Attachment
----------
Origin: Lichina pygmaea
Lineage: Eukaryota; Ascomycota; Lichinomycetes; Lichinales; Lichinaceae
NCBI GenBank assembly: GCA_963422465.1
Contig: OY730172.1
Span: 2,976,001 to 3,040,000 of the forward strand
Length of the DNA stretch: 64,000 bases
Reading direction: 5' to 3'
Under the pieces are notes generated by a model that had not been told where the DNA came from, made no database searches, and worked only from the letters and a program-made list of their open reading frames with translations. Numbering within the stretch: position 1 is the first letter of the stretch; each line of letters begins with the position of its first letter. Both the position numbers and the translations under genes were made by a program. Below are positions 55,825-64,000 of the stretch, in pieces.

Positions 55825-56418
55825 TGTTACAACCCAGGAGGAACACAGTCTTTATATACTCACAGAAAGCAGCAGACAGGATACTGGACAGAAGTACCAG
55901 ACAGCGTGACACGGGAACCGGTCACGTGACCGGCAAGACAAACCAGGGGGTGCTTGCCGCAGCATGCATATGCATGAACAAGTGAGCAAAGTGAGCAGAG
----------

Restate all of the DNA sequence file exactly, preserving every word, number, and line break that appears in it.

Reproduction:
Origin: Lichina pygmaea
Lineage: Eukaryota; Ascomycota; Lichinomycetes; Lichinales; Lichinaceae
NCBI GenBank assembly: GCA_963422465.1
Contig: OY730172.1
Span: 2,976,001 to 3,040,000 of the forward strand
Length of the DNA stretch: 64,000 bases
Reading direction: 5' to 3'
Under the pieces are notes generated by a model that had not been told where the DNA came from, made no database searches, and worked only from the letters and a program-made list of their open reading frames with translations. Numbering within the stretch: position 1 is the first letter of the stretch; each line of letters begins with the position of its first letter. Both the position numbers and the translations under genes were made by a program. Below are positions 55,825-64,000 of the stretch, in pieces.

Positions 55825-56418
55825 TGTTACAACCCAGGAGGAACACAGTCTTTATATACTCACAGAAAGCAGCAGACAGGATACTGGACAGAAGTACCAG
55901 ACAGCGTGACACGGGAACCGGTCACGTGACCGGCAAGACAAACCAGGGGGTGCTTGCCGCAGCATGCATATGCATGAACAAGTGAGCAAAGTGAGCAGAG